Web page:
As someone who's read every single advice column on the internet, I say the following with some confidence: a solid 20 percent of contributors write in after finding something they didn't like on their partner's phone. And a solid 99.999 percent of advice column writers agree that in most cases, going through someone's phone without permission isn't a great thing to do, whether you find something incriminating or not. But could snooping on your partner's phone end your relationship? A new study says yes — and in more cases than you might expect.
Researchers from the University of British Columbia, Canada, and the University of Lisbon, Portugal, conducted a study into why people snooped and how it affected their relationships. "Smartphones are highly personal devices. Those who access our smartphones can nd the digitised minutiae of our existence — information which may not be interesting to anyone, except to ourselves, and to those closest to us," the study authors wrote. "The possibility of unauthorised access by 'insiders' is, for smartphone users, a common concern."
102 study participants submitted their experiences online of either accessing someone else's phone without permission, or somebody else accessing theirs. 46 of those participants revealed how it impacted their relationships, whether platonic or romantic — and a startling 21 people said the relationship ended as a result, while 25 said they maintained the relationship.
Study author Ivan Beschastnikh, a computer science professor at the University of British Columbia, said in a press release, "In cases where the relationship ended, it was either because the phone owner felt their trust was betrayed or the relationship was also experiencing difficulties. Another main reason was the relationship was not that strong or important to begin with, as was the case with two work friends where one stole valuable contact information from the other's cellphone."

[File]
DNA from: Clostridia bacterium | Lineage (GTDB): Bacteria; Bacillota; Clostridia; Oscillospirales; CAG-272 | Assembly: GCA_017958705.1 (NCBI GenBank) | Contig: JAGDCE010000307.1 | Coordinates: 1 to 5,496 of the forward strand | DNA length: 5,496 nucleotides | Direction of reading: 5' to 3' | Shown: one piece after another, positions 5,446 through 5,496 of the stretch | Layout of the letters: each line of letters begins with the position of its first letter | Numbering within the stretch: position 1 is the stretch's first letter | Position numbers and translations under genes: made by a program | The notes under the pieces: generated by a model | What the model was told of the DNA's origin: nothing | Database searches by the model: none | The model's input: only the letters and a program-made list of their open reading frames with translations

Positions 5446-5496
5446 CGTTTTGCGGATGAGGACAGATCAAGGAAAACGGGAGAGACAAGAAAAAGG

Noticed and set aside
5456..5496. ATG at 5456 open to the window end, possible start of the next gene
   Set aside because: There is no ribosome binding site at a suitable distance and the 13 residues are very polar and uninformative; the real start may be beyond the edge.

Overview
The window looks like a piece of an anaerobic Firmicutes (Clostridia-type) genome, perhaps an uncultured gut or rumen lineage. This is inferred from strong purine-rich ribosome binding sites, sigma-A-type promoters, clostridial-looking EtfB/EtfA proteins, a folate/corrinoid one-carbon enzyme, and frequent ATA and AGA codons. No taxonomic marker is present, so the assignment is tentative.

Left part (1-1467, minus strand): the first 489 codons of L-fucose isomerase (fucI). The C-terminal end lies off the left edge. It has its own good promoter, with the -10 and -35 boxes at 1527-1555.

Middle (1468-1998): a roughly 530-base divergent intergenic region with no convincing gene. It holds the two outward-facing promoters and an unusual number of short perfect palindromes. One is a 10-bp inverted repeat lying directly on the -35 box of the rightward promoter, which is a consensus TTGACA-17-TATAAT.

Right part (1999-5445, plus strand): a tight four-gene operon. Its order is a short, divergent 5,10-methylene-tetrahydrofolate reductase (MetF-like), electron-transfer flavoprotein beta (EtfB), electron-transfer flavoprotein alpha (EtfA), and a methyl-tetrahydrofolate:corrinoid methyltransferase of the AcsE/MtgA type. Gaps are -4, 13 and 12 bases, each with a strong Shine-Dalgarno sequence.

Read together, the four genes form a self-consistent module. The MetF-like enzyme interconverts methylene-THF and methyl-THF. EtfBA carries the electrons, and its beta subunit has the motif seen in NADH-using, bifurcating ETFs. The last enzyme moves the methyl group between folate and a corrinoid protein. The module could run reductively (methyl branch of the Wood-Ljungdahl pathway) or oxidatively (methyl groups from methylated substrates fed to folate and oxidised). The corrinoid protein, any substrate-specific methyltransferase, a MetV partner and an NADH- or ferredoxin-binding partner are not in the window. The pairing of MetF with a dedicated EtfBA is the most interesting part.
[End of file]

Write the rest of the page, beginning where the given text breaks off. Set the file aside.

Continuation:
In cases where the relationship survived, some of the targets brushed the snooping aside — or even blamed themselves. "In such cases, the victim explained away the snooping by considering it as a sign that they should reassure their romantic partner about their commitment to the relationship," Beschastnikh said. "They ended up excusing the behaviour and, in some cases, continued to give the other person access to their phone."
The study also revealed four common motivations for using someone else's phone without permission: to control their target's relationships with other people, to prank them, for convenience's sake, or for personal gain (to steal money or contacts, for instance). Alarmingly, about two thirds of the incidents the researchers analysed concerned control, and in some cases the snooper's actions reflected abuse.
The main takeaway? Combing through someone's phone is not something to be taken lightly — as the study authors concluded, "The experiences we attempt to understand are 'mundane,' but they are significant and sometimes life-changing to those involved." Phones, with all the conversations and memories and contacts they contain, "can be understood as extensions of self," the authors wrote. Tempted to snoop on someone else's phone, or unsure how to process someone else's snooping? Don't dismiss the major violation that represents.